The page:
I had the pleasure of arriving to Sheridan, Wyoming via road trip. My father, recently retired, proposed to turn the drive into a camping trip, and he and I spent three great days traveling the plains and mountains of Utah and Wyoming. Passing through Grand Teton and Yellowstone National Parks, the drive was extraordinary. Coming Read more about Changing Perspectives: The Enemy is Everywhere — Reid Lewis[…]
June 2018 was Ranch Crew month for several students (including myself), Ucross members, and collaborating partners from ranch managers to plant ecologists. Ranch Crew is not necessarily what it sounds like. It is so much more than that. Ranch Crew is a two-week immersive experience in rangeland ecology, management, and last but not least…culture! Since Read more about Ranch Crew 2018: An Immersive Experience in Rangeland Ecology and Management — Lexi Smith[…]
Sometimes studying wildlife feels a bit like you’re a detective solving a mystery. You’ve got a question that no one really knows the answer to, a whole lot of information that may or may not be relevant, and probably some bureaucracy to navigate. But when solving it means that you might help a critter’s chance Read more about Forensic Ecology — Sam Maher[…]
Pretend for a moment that you’re a seal. You’re swimming along, minding your own business, when you hear a killer whale vocalizing nearby. Killer whales eat seals like you! So what do you do? You swim away as fast as you can, right? You’d be right, normally. But there’s something more: killer whales don’t always Read more about Predators and Prey — Adam Eichenwald[…]
Trout have a storied and complicated history in America’s conservation history. Ever since the early days of hatchery breeding – a monumental and often daring effort by Livingstone Stone in California – nonnative invasive trout have grown to dominate nearly every recreational fishery in the country. America’s collective memory has gone so far as to Read more about Trout Fishing in America — Franklin Eccher[…]
INTERACTIVE MAP GOES LIVE I’m happy to share that my summer fellowship researching human-wildlife conflict has been featured on the Yellowstone to Yukon (Y2Y) website. My research this summer examined strategies for reducing conflict betweeen humans and wildlife in the intermountain west. This work cuminated in an interactive map showcasing 20 innovative strategies to reduce Read more about Interactive Map — Ross Donihue[…]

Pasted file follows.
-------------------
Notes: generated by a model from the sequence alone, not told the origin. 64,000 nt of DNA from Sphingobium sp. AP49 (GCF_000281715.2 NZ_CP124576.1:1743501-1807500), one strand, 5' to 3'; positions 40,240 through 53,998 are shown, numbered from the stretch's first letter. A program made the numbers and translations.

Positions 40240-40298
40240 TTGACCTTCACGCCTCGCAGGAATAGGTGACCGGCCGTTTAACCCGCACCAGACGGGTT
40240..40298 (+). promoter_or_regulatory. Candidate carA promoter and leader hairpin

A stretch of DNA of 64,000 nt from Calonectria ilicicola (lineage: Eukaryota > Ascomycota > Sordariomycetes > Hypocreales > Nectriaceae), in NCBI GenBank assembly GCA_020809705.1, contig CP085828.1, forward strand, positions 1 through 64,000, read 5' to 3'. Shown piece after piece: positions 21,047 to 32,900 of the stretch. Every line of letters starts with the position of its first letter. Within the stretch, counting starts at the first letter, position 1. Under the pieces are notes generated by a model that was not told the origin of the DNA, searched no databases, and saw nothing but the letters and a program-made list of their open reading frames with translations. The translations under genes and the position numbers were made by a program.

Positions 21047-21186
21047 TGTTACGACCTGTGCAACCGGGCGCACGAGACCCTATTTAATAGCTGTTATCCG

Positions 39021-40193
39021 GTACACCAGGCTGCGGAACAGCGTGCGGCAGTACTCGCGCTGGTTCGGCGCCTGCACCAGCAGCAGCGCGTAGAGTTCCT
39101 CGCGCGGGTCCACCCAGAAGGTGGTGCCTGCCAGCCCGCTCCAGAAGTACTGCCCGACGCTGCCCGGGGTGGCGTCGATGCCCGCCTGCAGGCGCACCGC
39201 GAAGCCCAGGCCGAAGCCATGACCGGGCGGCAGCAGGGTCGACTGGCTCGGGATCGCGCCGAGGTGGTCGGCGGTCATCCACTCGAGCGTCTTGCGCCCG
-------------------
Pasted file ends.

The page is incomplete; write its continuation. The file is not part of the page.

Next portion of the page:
The coolest part of science is when we make mistakes. Seems counterintuitive, right? Why would a mistake be the cool part of science? The thing is, science is designed to catch mistakes. First, “cool” data is automatically suspect. We go over it a million times before ever attempting to publish it, ironing out everything and Read more about Finding Errors in Data — Adam Eichenwald[…]
So I ran into a problem. If you’ve been reading my blog, you know that I’m looking into gyrfalcon predation of ptarmigan in Alaska. So far, my data successfully shows that ptarmigan are avoiding locations where gyrfalcons are densely packed – which makes sense; you wouldn’t beeline to set up camp in a lion’s den. Read more about Wind and the Landscape of Fear — Adam Eichenwald[…]
Following up on his trophic cascades video, Adam Eichenwald explains how he can follow his birds across entire landscapes…with MATH! Fitting that we discuss something as scary as math on the scariest day of the year. Happy Halloween!
Imagine that you could close your eyes, point to a map and wherever your finger lands, you would be in that spot when you open your eyes. If you did this anywhere in the United States, at any point you picked, you would be within 22 miles of a road. And, there is an 80% Read more about Safe Crossings for Western Wildlife – A. Andis[…]
So after a long summer and an endless series of blog posts, I’ve realized that I never actually said flat-out what I’ve been up to. Shame on me, really. Talk talk talk without ever actually saying anything…Hey, maybe I should drop science and go into politics. But I think it’s time I finally showed my Read more about 600,000 Cucumber Beetles – Adam Eichenwald[…]
So I’m finally back from Alaska. It’s great to be back home, and I’m enjoying having the use of indoor plumbing. It’s very strange what you miss – I loathe doing dishes, but it’s nice to finally have running water available for cleaning plates. I’m pretty pleased with the way my summer research turned out. Read more about Return to Civilization – Adam Eichenwald[…]
Instream Flows on the Middle Fork of the Popo Agie Over the last two months I’ve been helping piece together a picture of water use on the Middle Fork of the Popo Agie River. Water from the Middle Fork irrigates some 11,500 acres of agricultural land in the region around Lander, Wyoming. These diversions support Read more about Instream Flows and Photography for Landscape Monitoring – Austin Rempel[…]
Nome’s only radio station has ruined other variety stations for me. I mean, in the span of 15 minutes this one small station pumps out a current pop hit, follows up with some Rolling Stones, moves to the top 5 songs from 1957, and finishes up the time slot with an elderly man telling an Read more about Nome FM – Adam Eichenwald[…]
Although Adam was not able to join us at the Western Research Fellowship Retreat this last weekend, he did put together a fantastic presentation to share with the Sheridan/Gillette community during the Mountain Lecture Series event at Spear-O Mountain Campus. I hope you enjoy it as much as we did!